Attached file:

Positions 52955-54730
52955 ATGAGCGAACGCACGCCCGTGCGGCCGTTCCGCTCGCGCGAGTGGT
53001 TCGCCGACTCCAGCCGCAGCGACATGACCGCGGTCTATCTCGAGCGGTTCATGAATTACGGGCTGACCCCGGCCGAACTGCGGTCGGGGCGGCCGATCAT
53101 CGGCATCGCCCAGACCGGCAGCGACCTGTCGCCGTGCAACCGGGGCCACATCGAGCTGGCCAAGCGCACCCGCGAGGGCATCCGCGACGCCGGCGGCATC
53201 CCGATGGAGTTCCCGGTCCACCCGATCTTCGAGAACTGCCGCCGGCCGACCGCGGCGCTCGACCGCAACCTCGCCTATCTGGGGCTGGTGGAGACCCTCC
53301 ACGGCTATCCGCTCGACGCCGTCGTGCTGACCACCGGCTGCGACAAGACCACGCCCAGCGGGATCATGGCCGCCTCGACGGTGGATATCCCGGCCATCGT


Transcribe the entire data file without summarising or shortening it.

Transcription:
Positions 52955-54730
52955 ATGAGCGAACGCACGCCCGTGCGGCCGTTCCGCTCGCGCGAGTGGT
53001 TCGCCGACTCCAGCCGCAGCGACATGACCGCGGTCTATCTCGAGCGGTTCATGAATTACGGGCTGACCCCGGCCGAACTGCGGTCGGGGCGGCCGATCAT
53101 CGGCATCGCCCAGACCGGCAGCGACCTGTCGCCGTGCAACCGGGGCCACATCGAGCTGGCCAAGCGCACCCGCGAGGGCATCCGCGACGCCGGCGGCATC
53201 CCGATGGAGTTCCCGGTCCACCCGATCTTCGAGAACTGCCGCCGGCCGACCGCGGCGCTCGACCGCAACCTCGCCTATCTGGGGCTGGTGGAGACCCTCC
53301 ACGGCTATCCGCTCGACGCCGTCGTGCTGACCACCGGCTGCGACAAGACCACGCCCAGCGGGATCATGGCCGCCTCGACGGTGGATATCCCGGCCATCGT